I had a bit of a music revelation back at Easter when I heard the hymn Were you there for the first time; it blew me away. In the advent to Christmas, I’ve been trying to choose the one hymn that says Christmas for me. Fairytale of New York is my song of the season, but I was looking for one that spoke to the soul rather than the heart. I’m homesick enough.
Trolling through FB earlier this month, I happened on a friend’s posting of a duet by Kenny Rogers and Wynonna Judd, Mary, did you know? I really don’t know where I’ve been all this time. In all the Christmases I’ve had, I’d never heard this one before. Or maybe because of the year that’s in it, I simply needed to hear it this year.
It’s not an oldie worldie song, and it may not even qualify as a hymn in some churches where the Parish Priest isn’t quite keeping up with the times. The lyrics were written by Mark Lowry back in 1984 but it would be another seven years before Buddy Greene put music to them (it took him just 30 minutes). The first recording was by Michael English in an album of the same name in 1991.YouTube has plenty of versions on offer, even one by Lowry himself. It still is his claim to fame.
He did a chat show once talking about how he came up with the lyrics, and how everyone talks about the deity of Jesus but rarely about the humanity – how Mary had to teach him how to walk and how to talk. He had no intention of writing a Christmas song as ‘everything that’s been said about Christmas has been said’. What he wrote was a monologue that would go between two songs in a Christmas production.
Several years after it had reached Christmas classic status (where was I!!!) he got picked up on his grammar and his Texas use of ‘did you know’ vs ‘do you know that your baby boy will’. Apparently, when Michael English recorded it, he changed it to ‘Mary, did you know that your baby boy would…. ‘ which Lowry said upset him, as it takes you out of the manger scene.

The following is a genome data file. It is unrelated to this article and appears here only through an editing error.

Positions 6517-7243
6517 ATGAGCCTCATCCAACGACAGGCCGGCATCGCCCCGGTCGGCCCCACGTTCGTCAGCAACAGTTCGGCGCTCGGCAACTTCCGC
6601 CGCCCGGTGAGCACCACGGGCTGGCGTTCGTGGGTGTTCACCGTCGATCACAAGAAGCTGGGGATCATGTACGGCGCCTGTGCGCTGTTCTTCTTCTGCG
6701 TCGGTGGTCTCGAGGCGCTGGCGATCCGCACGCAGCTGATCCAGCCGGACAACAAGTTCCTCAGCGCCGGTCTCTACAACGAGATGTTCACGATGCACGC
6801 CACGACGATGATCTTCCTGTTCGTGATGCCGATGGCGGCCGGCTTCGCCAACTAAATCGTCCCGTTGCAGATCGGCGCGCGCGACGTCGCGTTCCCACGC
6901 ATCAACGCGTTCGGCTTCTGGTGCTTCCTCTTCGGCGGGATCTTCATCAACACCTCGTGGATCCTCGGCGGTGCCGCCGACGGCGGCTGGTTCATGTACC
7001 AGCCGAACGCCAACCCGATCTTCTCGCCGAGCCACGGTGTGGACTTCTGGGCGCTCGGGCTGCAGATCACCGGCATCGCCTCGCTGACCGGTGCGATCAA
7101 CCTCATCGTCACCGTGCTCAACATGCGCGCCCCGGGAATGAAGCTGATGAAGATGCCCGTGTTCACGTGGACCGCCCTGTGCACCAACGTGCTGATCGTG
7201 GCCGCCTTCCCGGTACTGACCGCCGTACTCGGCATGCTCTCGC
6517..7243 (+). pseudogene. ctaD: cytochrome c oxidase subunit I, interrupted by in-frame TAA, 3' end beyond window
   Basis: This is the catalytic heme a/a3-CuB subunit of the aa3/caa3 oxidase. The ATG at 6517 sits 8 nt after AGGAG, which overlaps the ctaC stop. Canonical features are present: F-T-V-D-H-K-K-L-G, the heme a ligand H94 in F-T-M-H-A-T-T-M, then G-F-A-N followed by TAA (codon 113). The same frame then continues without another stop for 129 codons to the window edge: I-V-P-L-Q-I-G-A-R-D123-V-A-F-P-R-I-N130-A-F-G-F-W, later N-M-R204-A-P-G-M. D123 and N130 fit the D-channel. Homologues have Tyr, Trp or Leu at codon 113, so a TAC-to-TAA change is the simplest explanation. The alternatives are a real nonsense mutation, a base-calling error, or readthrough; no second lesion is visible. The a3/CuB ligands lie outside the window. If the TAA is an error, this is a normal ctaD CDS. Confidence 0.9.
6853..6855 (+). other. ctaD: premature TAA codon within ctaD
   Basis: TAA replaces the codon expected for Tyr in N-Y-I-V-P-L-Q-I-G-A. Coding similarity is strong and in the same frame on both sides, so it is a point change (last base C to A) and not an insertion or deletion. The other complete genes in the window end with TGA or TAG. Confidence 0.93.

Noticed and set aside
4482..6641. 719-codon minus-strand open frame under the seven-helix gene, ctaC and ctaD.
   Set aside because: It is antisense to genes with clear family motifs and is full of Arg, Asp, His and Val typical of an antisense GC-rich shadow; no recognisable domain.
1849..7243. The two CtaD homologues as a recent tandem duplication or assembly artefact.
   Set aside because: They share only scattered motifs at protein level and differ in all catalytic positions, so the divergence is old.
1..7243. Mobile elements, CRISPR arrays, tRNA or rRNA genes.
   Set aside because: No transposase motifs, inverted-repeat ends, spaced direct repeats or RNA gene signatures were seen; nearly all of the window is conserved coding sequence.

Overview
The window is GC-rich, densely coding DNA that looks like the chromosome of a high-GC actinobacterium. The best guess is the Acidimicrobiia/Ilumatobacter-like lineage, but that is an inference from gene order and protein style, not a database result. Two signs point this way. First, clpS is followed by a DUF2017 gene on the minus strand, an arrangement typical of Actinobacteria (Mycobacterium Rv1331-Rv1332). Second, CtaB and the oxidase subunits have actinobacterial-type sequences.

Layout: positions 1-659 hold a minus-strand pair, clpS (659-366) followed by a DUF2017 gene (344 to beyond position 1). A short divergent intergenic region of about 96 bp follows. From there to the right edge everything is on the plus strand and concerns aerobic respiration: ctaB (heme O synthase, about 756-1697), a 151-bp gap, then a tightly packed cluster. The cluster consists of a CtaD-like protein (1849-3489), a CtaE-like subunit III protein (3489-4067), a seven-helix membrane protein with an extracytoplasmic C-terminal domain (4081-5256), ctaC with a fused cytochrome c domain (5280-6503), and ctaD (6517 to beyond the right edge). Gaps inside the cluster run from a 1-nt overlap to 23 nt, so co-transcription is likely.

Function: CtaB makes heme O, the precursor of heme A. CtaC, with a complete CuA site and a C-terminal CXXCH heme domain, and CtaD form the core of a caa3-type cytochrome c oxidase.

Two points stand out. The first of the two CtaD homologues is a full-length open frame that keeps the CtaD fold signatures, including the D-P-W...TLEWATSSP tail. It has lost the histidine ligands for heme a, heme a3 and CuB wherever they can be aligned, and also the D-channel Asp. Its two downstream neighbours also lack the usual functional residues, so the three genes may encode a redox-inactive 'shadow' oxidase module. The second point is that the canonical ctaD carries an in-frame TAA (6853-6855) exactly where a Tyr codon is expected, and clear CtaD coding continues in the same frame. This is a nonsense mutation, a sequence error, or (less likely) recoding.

It seems like people have issues with the song to which Lowry responds. As an example:
Naysayers have disparaged this song as “biblically illiterate” and “the hymn that cancels Christmas.“1,2 Another critic called it “typically Protestant in sensibility… emphasizing Mary’s ordinariness rather than her extraordinariness.“3
Who’d have thought, eh?
Spinditty has a list of the 16 best versions of the song, a list topped by Pentatonix. In second place is Peter Hollens followed by Anthem Lights in third. Jordan Smith’s cover for the final of the VOICE (2015) knocked Adele off No. 1 spot in the charts and comes in at #5 (where was I?) Even Sanam, India’s answer to One Direction, featured (#12). The version I first heard was a duet by Kenny Rogers with Wynonna Judd ranks #14 but maybe because it’s the first I heard, it’s my favourite. Though Sanam’s comes close.
The Singing Contractors down tools and pick up their phones to do their version. And Kristine W does a pop version complete with a video that more than does it justice. Where was I? How could I have missed this? I can’t believe I’d never registered it before; I’m grateful to Paula McCann for sending it my way. It’ll be a Christmas feature from now on.
1Scheer, H. (2016, December 21). Why ‘Mary Did You Know’ Is The Most Biblically Illiterate Christmas Tune. Retrieved from http://thefederalist.com/2016/12/21/mary-know-biblically-illiterate-christmas-tune/
2Fr Robert McTeigue, SJ. (2017, June 8). The Problem With “Mary Did You Know”. Retrieved from https://aleteia.org/2015/12/09/the-problem-with-mary-did-you-know/
3Greydanus, S. D. (2015, December 24). What Did Mary Know and When Did She Know It? Retrieved from http://www.ncregister.com/blog/steven-greydanus/what-did-mary-know